As the days grow warmer, telltale signs of summer in the Wood River Valley—grills firing up, sprinklers fanning over lawns—make it easy, perhaps for just a moment, to forget the past few months of isolation.

    The good news is that many of our favorite outdoor summer activities are still fair game, local health experts say.

    “Spending time outside is far safer than staying indoors. I think people can feel reassured by that,” said Dr. Brent Russell, an emergency physician at St. Luke’s Wood River Medical Center. “That being said, an abundance of caution never hurts.”

Plan your picnic

    Meeting up with people outside of your household? Follow the CDC’s 6-foot rule—for reference, the average human arm span is just under 6 feet from fingertip to fingertip.

    Ideally, each household “pod” should pack their own food, beverages and condiments, says Dr. Frank Batcha, a family physician and chief of staff at St. Luke’s Wood River. (For a competitive challenge, have each household test out the same recipes and compare end results.) If a dish is to be shared among several people, Batcha said, don’t use a communal spoon or ladle—instead, elect a designated server.

    “Sharing utensils is an absolute no in my mind,” he said.

    Practicing good hygiene both in and outside the kitchen is also essential.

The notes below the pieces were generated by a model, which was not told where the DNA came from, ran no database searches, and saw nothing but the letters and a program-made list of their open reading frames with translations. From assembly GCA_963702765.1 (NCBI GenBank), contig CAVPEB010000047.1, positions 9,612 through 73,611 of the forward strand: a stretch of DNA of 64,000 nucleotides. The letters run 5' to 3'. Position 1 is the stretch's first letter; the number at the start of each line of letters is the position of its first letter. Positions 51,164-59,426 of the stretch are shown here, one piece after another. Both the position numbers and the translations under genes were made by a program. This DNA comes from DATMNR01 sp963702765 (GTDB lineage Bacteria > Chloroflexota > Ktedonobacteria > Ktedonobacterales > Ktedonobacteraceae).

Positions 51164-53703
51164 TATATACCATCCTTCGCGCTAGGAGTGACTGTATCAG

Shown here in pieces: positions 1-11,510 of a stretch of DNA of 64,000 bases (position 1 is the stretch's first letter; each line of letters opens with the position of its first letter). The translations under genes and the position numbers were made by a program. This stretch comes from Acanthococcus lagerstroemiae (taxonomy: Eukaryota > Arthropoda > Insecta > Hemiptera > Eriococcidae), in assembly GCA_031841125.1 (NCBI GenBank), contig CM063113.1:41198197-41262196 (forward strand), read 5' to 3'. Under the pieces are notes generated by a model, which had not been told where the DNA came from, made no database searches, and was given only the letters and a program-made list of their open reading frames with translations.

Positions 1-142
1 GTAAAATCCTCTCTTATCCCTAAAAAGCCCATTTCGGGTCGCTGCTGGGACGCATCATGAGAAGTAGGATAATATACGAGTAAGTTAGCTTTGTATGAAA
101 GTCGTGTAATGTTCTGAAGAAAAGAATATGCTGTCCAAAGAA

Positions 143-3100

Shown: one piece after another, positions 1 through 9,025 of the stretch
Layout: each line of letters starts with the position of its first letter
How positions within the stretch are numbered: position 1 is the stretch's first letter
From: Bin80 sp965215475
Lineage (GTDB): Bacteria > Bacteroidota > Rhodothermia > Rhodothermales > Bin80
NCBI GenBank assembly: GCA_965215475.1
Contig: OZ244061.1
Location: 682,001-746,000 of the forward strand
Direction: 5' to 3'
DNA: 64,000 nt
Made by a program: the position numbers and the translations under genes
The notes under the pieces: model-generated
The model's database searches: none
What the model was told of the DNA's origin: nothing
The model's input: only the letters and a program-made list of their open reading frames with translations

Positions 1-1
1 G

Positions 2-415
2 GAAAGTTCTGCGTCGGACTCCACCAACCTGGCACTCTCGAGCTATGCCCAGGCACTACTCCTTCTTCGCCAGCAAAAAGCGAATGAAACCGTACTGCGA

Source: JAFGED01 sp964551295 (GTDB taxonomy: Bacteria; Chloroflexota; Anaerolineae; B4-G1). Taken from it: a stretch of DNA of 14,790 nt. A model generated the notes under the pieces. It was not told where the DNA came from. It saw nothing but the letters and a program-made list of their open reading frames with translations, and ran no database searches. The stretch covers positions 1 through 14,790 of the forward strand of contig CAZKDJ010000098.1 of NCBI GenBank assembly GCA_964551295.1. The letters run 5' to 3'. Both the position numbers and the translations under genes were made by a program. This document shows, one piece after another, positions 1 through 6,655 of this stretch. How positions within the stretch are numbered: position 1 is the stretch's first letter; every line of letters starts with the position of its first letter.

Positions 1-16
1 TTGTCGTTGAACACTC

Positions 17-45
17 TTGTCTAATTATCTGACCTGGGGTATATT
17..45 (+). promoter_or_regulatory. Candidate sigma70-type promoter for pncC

“Of course, you should be using hand sanitizer frequently and taking care not to touch your face,” he said, “but people also need to be practicing good hygiene while preparing food, especially if it’s to be shared. You don’t want someone coughing in the potato salad.”

    Another recommendation: Opt for a barbecue, selecting a grill master to dole out hamburgers and hot dogs using a limited-contact “to-go” model.

    “Food coming hot off the grill is generally going to be safer to consume,” Batcha said. “Just make sure to wipe down ancillary parts of a [public] grill beforehand, like the handles on the sides.”

    That also goes for public benches, picnic tables and porta-potties.

    “It’s a good idea to wipe down any shared surface with disinfectant wipes beforehand,” he said.  

    Playground equipment should also be wiped down before use, according to Russell, and campground and park restroom facilities should be approached with caution.